A new study from Transparency Venezuela says that the country’s weak criminal justice system, made worse by the government’s cooptation of public institutions, is facilitating the activities of organized crime groups, particularly cocaine trafficking.
This is the first report of the Crimjust Project, a joint initiative from the United Nations Office on Drugs and Crime (UNODC), Interpol and Transparency International. The report analyzed nine countries located along strategic cocaine trafficking routes moving through Latin America, the Caribbean, and West Africa. For its part, Venezuela — where laws that criminalize corruption and organized crime are rarely used — received the worst results.
“Total state control, promoted by the upper echelons of power through co-opting security and justice institutions [the Attorney General’s Office and Supreme Court], has been efficient for political control but not for confronting criminal organizations,” Transparency Venezuela said during the November 6 presentation of the report in which InSight Crime attended.
The study, which analyzed the integrity and accountability of the anti-drug unit within Venezuela’s judicial police (Cuerpo de Investigaciones Científicas, Penales y Criminalísticas – CICPC), the Attorney General’s Office and the criminal division of the Supreme Court, highlights how corruption has increased over the last 20 years under the administrations of former President Hugo Chávez and current President Nicolás Maduro.
InSight Crime Analysis
The lack of independence within the criminal justice system in Venezuela — documented extensively by the United Nations Office of the High Commissioner for Human Rights (OHCHR), the Inter-American Commission for Human Rights (IACHR), Amnesty International and Human Rights Watch (HRW) — has created a situation of extreme vulnerability that criminal groups have taken full advantage of in order to continue operating with complete impunity.
Drug trafficking, specifically regarding the cocaine routes that were subject to the Crimjust study, has found “fertile territory” in a mafia state, where the active participation of public officials in this illegal and cross-border business prevents international cooperation and effective investigations that lead to criminal convictions.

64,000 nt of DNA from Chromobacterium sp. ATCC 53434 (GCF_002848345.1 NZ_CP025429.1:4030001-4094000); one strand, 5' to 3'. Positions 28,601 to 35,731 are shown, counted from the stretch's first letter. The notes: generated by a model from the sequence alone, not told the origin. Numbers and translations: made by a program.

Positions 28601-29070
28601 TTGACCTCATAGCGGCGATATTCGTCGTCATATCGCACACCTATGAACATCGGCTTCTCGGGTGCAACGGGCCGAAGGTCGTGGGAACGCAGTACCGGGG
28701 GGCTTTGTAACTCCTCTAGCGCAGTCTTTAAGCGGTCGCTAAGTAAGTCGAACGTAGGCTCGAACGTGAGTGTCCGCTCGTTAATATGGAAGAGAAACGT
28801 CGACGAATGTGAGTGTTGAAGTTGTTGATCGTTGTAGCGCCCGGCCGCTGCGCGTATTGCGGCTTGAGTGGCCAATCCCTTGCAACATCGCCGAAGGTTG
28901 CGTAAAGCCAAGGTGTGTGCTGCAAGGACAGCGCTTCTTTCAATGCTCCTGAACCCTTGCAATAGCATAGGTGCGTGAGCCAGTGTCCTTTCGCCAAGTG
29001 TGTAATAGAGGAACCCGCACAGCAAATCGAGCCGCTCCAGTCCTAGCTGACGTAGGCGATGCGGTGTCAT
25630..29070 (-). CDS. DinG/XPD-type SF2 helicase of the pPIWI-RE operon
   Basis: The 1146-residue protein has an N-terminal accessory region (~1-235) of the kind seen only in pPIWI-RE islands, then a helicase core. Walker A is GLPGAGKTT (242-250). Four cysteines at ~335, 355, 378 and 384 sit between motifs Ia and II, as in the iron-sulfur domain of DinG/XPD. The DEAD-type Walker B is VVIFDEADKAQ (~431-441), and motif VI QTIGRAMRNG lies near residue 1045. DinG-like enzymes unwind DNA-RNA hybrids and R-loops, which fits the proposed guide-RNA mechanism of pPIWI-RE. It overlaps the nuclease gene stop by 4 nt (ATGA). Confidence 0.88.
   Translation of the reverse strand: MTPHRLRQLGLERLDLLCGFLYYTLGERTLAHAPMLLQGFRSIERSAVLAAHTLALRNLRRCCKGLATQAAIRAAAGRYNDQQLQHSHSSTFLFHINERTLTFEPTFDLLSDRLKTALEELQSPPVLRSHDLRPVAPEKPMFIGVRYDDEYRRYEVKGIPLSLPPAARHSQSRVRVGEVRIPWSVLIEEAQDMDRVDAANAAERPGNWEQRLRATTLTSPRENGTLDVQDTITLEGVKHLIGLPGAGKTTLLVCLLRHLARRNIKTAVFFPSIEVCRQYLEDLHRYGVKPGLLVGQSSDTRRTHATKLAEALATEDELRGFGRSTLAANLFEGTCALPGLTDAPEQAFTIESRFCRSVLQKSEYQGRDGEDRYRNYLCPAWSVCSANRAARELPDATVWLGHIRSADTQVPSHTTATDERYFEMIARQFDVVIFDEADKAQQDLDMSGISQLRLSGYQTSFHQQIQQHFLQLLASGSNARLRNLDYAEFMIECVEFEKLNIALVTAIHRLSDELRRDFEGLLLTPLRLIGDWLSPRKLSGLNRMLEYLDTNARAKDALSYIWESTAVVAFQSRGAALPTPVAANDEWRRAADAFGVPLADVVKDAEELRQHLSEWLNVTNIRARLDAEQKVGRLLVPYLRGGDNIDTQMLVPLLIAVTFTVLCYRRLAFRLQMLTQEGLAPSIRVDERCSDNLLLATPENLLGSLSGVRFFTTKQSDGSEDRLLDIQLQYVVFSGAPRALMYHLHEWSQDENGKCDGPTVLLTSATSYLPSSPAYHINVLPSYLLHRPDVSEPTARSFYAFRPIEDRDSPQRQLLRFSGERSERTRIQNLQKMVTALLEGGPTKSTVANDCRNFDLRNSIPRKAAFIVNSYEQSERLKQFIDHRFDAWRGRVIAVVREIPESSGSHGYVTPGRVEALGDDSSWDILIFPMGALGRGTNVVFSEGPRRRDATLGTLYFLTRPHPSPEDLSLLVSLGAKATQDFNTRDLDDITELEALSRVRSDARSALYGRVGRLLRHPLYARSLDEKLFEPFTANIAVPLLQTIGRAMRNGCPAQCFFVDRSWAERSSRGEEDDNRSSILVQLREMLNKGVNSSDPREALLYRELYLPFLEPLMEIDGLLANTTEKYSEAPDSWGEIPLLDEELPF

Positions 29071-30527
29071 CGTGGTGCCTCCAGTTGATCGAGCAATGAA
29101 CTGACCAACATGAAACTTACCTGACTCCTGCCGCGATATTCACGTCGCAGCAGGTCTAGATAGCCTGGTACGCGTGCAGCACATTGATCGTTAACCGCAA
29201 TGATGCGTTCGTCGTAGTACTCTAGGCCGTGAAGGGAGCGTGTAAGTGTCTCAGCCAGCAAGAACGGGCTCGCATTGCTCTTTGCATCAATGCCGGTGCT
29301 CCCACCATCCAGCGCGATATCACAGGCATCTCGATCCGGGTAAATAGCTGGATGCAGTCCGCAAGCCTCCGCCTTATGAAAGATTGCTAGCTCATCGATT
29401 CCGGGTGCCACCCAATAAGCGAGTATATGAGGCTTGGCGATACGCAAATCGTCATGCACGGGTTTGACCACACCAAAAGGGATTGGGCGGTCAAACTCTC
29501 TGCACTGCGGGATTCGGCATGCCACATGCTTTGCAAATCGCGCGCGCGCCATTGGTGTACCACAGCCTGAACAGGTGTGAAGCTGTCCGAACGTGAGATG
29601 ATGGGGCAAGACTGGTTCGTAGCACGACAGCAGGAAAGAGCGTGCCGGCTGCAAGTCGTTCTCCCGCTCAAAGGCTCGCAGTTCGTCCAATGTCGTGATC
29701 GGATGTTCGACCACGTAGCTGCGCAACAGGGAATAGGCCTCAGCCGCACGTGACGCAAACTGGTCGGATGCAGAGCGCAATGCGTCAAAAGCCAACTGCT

In Venezuela, police officers, prosecutors and judges are appointed and removed through connections they have. That is to say, there is no stability in these positions, which makes them even more vulnerable to political and economic pressures. In addition, the lack of ethical training and protection with which they perform their duties makes them easy prey for transnational drug trafficking groups that generally have the resources to buy their laxity, complacency and even complicity, including directly involving them in criminal activities.
Although the results regarding the other eight countries included in the study (Ghana, Nigeria, Colombia, Honduras, Guatemala, Panama, the Dominican Republic, and Peru) were not revealed, Zoe Rëiter, the head of the Crimjust Project, and Transparency International Director Mercedes de Freitas confirmed that Venezuela has the worst institutional capacity to combat cocaine trafficking.
In general, the United Nations, Transparency International, and Interpol recommended “attacking the problem at the root.” That is, to recover the independence and autonomy of the justice system. However, this amounts to a return to democratic institutions, which would only be possible with a change in the country’s political leadership.